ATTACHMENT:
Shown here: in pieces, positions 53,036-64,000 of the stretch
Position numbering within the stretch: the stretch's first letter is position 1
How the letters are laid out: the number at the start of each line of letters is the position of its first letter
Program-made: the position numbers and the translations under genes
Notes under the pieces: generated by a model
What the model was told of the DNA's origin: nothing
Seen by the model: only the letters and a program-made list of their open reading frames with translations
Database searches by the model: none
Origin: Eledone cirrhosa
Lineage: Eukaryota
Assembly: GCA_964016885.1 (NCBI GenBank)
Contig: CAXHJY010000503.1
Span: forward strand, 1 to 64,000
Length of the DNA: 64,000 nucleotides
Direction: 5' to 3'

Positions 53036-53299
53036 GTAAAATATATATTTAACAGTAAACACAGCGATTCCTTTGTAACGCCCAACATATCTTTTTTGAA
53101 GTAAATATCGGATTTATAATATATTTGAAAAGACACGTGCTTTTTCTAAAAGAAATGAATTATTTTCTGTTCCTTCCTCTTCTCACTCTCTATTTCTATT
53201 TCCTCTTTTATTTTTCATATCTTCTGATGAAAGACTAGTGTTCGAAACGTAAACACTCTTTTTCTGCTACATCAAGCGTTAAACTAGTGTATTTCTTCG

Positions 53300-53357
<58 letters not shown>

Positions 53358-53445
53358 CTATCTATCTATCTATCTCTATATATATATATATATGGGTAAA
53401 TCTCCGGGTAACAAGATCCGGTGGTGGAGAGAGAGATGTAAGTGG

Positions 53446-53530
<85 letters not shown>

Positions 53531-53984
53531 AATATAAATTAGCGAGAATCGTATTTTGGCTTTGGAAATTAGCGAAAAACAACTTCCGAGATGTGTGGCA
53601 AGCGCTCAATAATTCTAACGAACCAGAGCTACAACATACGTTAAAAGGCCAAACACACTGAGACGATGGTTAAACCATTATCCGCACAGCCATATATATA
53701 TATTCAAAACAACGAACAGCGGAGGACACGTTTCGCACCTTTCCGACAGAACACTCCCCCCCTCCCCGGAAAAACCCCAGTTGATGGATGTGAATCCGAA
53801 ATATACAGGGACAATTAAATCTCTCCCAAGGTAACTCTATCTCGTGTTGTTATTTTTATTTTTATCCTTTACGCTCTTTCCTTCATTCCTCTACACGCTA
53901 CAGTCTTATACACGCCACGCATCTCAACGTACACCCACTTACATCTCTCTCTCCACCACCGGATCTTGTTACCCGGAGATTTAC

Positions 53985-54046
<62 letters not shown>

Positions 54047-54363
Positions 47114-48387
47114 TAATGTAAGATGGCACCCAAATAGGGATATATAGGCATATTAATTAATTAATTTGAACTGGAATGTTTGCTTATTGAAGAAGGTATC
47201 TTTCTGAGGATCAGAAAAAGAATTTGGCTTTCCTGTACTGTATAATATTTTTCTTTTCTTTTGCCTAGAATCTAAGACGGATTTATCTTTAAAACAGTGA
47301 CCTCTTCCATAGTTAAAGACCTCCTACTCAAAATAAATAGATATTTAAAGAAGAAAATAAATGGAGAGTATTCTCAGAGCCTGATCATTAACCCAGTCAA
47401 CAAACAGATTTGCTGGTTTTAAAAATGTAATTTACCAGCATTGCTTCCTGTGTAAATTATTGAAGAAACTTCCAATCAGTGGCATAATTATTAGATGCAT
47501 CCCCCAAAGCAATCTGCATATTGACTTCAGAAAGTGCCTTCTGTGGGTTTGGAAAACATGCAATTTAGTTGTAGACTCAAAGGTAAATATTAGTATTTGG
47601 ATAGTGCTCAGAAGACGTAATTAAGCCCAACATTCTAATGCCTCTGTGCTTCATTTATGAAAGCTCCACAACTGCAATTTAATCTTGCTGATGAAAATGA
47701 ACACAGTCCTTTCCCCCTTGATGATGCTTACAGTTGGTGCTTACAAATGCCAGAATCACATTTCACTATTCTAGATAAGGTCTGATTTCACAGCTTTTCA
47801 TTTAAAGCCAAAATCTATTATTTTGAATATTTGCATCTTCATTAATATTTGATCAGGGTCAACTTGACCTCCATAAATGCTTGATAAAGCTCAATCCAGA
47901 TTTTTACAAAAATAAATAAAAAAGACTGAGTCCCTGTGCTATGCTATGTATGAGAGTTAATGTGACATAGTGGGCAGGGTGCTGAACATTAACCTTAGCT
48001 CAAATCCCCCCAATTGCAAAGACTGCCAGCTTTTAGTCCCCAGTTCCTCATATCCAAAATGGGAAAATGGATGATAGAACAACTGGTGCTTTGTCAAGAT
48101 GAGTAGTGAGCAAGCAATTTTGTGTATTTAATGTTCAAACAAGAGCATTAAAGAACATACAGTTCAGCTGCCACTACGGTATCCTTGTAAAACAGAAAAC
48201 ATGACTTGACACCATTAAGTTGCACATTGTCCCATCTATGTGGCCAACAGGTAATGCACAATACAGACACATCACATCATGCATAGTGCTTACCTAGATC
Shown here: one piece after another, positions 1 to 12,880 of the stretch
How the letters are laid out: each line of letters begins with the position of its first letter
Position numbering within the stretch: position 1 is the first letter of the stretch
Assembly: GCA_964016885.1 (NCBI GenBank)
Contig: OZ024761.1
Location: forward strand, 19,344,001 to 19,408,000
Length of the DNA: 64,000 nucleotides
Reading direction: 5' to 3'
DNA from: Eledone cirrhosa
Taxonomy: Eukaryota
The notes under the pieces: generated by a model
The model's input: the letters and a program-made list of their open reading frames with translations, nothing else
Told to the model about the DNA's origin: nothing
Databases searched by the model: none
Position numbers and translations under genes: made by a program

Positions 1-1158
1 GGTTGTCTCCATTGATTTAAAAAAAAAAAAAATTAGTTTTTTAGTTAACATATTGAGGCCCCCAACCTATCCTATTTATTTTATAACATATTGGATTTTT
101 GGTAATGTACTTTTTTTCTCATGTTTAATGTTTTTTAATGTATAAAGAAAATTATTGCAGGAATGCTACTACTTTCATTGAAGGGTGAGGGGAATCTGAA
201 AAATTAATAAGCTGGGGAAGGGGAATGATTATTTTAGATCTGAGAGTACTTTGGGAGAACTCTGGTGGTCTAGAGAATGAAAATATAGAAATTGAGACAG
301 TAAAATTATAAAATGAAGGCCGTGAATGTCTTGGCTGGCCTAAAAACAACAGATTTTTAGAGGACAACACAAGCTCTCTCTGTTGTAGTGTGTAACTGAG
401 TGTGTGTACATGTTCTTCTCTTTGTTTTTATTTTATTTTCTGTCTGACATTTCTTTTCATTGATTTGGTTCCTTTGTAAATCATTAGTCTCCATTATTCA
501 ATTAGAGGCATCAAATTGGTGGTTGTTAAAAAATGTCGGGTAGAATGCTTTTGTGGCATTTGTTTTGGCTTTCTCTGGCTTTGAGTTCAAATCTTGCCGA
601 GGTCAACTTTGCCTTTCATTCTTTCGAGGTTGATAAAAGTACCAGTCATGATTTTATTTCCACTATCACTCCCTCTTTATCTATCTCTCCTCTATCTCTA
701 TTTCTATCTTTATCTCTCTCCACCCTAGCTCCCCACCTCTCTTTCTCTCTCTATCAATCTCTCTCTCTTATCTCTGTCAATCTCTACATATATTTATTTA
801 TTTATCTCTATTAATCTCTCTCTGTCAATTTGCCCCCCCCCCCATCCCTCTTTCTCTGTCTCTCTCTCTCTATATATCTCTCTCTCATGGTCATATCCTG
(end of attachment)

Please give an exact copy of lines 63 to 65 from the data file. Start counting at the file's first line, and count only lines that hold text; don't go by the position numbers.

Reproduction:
Position numbers and translations under genes: made by a program

Positions 1-1158
1 GGTTGTCTCCATTGATTTAAAAAAAAAAAAAATTAGTTTTTTAGTTAACATATTGAGGCCCCCAACCTATCCTATTTATTTTATAACATATTGGATTTTT